2.  Budget for an academic year
When we make our budget spreadsheets we budget from September for 12 months rather than following the normal calendar year which most budgets apply. This allows us to see our expected income and expenditure over an academic year and avoid having to deal with two academic years at a time. We do this because it is easiest for us to project that time frame as most of our income is grants and scholarships and these are paid on an academic year basis. Taking this longer term perspective (rather than just looking at term time) allows you be aware if you need to make any changes for your budget to keep your balance in the green.

3. Pay your self a monthly income
We get student finance in three instalments and scholarships in two and they all come in at awkward times. We have easy access savings accounts linked to our current account and we divide up our total anticipated income over the year and pay ourselves a 1/12 each month. This works for us right now because we have 12 equal rent payments but when I was in halls my rent was paid in three instalments (the same as student finance) so what I would do is wait for the rent to go out (as it was only a day or so later) and with the remaining money divide it into the number of months it needed to last and put the other months money in an easy saver. To make things even easier (so you don't even have to remember to 'pay' yourself set up an automatic payment for each month.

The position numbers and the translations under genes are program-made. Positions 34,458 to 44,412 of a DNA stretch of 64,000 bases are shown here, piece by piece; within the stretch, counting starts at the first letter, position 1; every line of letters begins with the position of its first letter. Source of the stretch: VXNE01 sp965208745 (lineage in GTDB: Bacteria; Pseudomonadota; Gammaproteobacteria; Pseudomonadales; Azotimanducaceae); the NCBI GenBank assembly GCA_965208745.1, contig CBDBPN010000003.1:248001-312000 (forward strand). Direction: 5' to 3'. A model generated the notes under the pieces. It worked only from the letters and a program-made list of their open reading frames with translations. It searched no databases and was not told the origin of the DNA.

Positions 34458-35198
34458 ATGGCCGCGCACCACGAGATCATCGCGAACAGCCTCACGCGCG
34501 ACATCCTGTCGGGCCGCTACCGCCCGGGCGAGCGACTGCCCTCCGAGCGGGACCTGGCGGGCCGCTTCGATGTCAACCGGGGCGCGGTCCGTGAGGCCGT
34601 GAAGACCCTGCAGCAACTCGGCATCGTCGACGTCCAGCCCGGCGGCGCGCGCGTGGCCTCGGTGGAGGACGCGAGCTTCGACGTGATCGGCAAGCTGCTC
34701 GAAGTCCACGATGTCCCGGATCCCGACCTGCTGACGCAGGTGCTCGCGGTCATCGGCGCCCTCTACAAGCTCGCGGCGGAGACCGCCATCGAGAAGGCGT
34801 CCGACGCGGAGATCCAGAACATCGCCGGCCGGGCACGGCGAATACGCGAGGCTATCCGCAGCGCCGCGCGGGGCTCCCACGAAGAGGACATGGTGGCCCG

How do you help keep your budget organised with the fluctuations of student life?
Disease Called Debt

5 ways to get the most value from your degree

The end of the academic year is rolling around. For some this will mean the end of a journey, whilst others have several years to go. Getting a degree is an investment and an expensive one at that the average UK student will graduate with £44,000 in student finance (click here to learn more about UK student finance). Like all investments it is important to work to ensure you get the maximum return but sometimes its hard to understand return on investment in relation to education. The key return on investment in relation to a degree is the increase earning potential is provides over your working career. However, this can be difficult to appreciate this whilst you are studying and in the increasingly challenging employment market  makes it harder. There are things you can do whilst completing your degree that boost the value of your time at univeristy.